Readonly::XS - Companion module for Readonly.pm, to speed up read-only scalar variables.
This document describes version 1.05 of Readonly::XS, February 24, 2009.
Install this module, but do not use it.
The Readonly module (q.v.) is an effective way to create non-modifiable variables. However, it's relatively slow.
The reason it's slow is that is implements the read-only-ness of variables via tied objects. This mechanism is inherently slow. Perl simply has to do a lot of work under the hood to make tied variables work.
This module corrects the speed problem, at least with respect to scalar variables. When Readonly::XS is installed, Readonly uses it to access the internals of scalar variables. Instead of creating a scalar variable object and tying it, Readonly simply flips the SvREADONLY bit in the scalar's FLAGS structure.
Readonly arrays and hashes are not sped up by this, since the SvREADONLY flag only works for scalars. Arrays and hashes always use the tie interface.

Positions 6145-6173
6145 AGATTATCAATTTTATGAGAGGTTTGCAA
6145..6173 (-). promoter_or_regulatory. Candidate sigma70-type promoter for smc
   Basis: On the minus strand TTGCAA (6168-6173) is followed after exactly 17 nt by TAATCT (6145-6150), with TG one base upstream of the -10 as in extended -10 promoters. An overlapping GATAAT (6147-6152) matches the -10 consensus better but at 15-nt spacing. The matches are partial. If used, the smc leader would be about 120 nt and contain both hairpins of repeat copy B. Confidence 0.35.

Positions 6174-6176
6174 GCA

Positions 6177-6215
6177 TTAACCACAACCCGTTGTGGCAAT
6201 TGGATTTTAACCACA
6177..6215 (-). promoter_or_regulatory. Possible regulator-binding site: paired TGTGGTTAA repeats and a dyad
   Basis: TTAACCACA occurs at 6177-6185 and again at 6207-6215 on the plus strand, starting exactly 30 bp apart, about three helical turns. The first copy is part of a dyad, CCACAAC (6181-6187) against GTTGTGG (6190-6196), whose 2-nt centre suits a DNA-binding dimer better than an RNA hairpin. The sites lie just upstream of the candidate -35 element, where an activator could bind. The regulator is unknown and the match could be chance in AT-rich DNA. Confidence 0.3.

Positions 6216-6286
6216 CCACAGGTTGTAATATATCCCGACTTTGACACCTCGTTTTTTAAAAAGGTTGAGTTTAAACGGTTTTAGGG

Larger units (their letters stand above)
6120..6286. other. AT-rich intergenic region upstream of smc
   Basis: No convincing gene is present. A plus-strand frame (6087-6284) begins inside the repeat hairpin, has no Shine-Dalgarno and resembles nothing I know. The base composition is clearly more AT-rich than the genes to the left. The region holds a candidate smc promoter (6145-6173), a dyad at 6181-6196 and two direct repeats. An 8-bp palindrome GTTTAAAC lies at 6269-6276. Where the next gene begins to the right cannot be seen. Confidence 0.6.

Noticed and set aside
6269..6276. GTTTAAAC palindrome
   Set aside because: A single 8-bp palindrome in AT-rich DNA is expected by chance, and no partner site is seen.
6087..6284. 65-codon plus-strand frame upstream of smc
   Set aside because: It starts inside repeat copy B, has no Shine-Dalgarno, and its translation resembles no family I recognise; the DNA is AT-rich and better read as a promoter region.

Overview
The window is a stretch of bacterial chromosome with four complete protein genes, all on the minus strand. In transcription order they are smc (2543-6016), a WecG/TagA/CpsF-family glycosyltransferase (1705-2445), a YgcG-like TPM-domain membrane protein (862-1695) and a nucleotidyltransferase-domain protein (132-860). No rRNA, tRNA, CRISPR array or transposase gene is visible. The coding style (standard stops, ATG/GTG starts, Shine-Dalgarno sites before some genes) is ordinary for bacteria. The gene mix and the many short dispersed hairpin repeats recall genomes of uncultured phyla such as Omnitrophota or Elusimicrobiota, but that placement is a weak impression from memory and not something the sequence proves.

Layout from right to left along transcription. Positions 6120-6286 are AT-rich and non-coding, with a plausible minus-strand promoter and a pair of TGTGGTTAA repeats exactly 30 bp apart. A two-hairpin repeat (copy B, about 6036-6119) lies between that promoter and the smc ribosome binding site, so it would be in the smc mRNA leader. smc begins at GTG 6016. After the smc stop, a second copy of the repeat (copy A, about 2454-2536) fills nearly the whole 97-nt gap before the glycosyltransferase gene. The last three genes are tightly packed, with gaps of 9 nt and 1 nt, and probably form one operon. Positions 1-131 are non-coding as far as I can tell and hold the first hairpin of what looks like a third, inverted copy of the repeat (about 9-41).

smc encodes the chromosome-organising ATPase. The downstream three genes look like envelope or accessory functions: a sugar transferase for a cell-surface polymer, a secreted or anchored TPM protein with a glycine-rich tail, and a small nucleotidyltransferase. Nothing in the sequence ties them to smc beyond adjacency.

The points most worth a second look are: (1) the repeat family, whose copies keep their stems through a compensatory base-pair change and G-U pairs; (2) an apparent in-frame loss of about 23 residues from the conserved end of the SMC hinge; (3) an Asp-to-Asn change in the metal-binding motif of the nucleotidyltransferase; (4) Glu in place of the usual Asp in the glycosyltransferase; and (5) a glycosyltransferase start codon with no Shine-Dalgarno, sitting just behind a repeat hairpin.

Why implement this as a separate module? Because not everyone can use XS. Not everyone has a C compiler. Also, installations with a statically-linked perl may not want to recompile their perl binary just for this module. Rather than render Readonly.pm useless for these people, the XS portion was put into a separate module.
Programs that you write do not need to know whether Readonly::XS is installed or not. They should just "use Readonly" and let Readonly worry about whether or not it can use XS. If the Readonly::XS is present, Readonly will be faster. If not, it won't. Either way, it will still work, and your code will not have to change.
Your program can check whether Readonly.pm is using XS or not by examining the $Readonly::XSokay variable. It will be true if the XS module was found and is being used. Please do not change this variable.
AUTHOR / COPYRIGHT
Eric Roode, firstname.lastname@example.org
Copyright (c) 2003-2009 by Eric J. Roode. All Rights Reserved. This module is free software; you can redistribute it and/or modify it under the same terms as Perl itself.
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